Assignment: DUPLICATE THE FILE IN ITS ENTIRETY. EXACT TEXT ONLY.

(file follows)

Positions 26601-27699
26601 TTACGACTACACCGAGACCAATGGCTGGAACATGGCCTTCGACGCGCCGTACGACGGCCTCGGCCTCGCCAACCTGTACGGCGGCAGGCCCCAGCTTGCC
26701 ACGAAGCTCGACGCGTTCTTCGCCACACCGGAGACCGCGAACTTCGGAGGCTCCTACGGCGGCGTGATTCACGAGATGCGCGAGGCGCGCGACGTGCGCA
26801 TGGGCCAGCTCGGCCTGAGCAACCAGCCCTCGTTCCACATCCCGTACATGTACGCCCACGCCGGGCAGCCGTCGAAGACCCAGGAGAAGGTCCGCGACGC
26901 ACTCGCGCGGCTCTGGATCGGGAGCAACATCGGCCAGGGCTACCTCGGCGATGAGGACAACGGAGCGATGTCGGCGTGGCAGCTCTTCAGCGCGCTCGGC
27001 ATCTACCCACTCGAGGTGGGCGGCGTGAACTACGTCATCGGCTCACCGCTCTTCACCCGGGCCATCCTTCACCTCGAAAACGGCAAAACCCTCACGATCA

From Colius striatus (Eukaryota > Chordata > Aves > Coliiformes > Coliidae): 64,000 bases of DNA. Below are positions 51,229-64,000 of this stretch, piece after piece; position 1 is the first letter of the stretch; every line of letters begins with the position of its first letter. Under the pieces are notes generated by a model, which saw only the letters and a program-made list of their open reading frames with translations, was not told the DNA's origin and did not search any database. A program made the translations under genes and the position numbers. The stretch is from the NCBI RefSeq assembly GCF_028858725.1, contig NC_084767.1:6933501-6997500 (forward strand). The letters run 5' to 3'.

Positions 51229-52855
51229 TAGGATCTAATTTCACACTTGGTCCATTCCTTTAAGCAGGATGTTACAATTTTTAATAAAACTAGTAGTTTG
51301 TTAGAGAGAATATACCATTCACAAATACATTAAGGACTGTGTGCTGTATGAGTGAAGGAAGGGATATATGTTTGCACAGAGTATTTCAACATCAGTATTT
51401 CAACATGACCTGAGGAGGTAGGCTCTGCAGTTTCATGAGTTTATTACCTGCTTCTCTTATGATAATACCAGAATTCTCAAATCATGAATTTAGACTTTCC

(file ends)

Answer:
Positions 26601-27699
26601 TTACGACTACACCGAGACCAATGGCTGGAACATGGCCTTCGACGCGCCGTACGACGGCCTCGGCCTCGCCAACCTGTACGGCGGCAGGCCCCAGCTTGCC
26701 ACGAAGCTCGACGCGTTCTTCGCCACACCGGAGACCGCGAACTTCGGAGGCTCCTACGGCGGCGTGATTCACGAGATGCGCGAGGCGCGCGACGTGCGCA
26801 TGGGCCAGCTCGGCCTGAGCAACCAGCCCTCGTTCCACATCCCGTACATGTACGCCCACGCCGGGCAGCCGTCGAAGACCCAGGAGAAGGTCCGCGACGC
26901 ACTCGCGCGGCTCTGGATCGGGAGCAACATCGGCCAGGGCTACCTCGGCGATGAGGACAACGGAGCGATGTCGGCGTGGCAGCTCTTCAGCGCGCTCGGC
27001 ATCTACCCACTCGAGGTGGGCGGCGTGAACTACGTCATCGGCTCACCGCTCTTCACCCGGGCCATCCTTCACCTCGAAAACGGCAAAACCCTCACGATCA

From Colius striatus (Eukaryota > Chordata > Aves > Coliiformes > Coliidae): 64,000 bases of DNA. Below are positions 51,229-64,000 of this stretch, piece after piece; position 1 is the first letter of the stretch; every line of letters begins with the position of its first letter. Under the pieces are notes generated by a model, which saw only the letters and a program-made list of their open reading frames with translations, was not told the DNA's origin and did not search any database. A program made the translations under genes and the position numbers. The stretch is from the NCBI RefSeq assembly GCF_028858725.1, contig NC_084767.1:6933501-6997500 (forward strand). The letters run 5' to 3'.

Positions 51229-52855
51229 TAGGATCTAATTTCACACTTGGTCCATTCCTTTAAGCAGGATGTTACAATTTTTAATAAAACTAGTAGTTTG
51301 TTAGAGAGAATATACCATTCACAAATACATTAAGGACTGTGTGCTGTATGAGTGAAGGAAGGGATATATGTTTGCACAGAGTATTTCAACATCAGTATTT
51401 CAACATGACCTGAGGAGGTAGGCTCTGCAGTTTCATGAGTTTATTACCTGCTTCTCTTATGATAATACCAGAATTCTCAAATCATGAATTTAGACTTTCC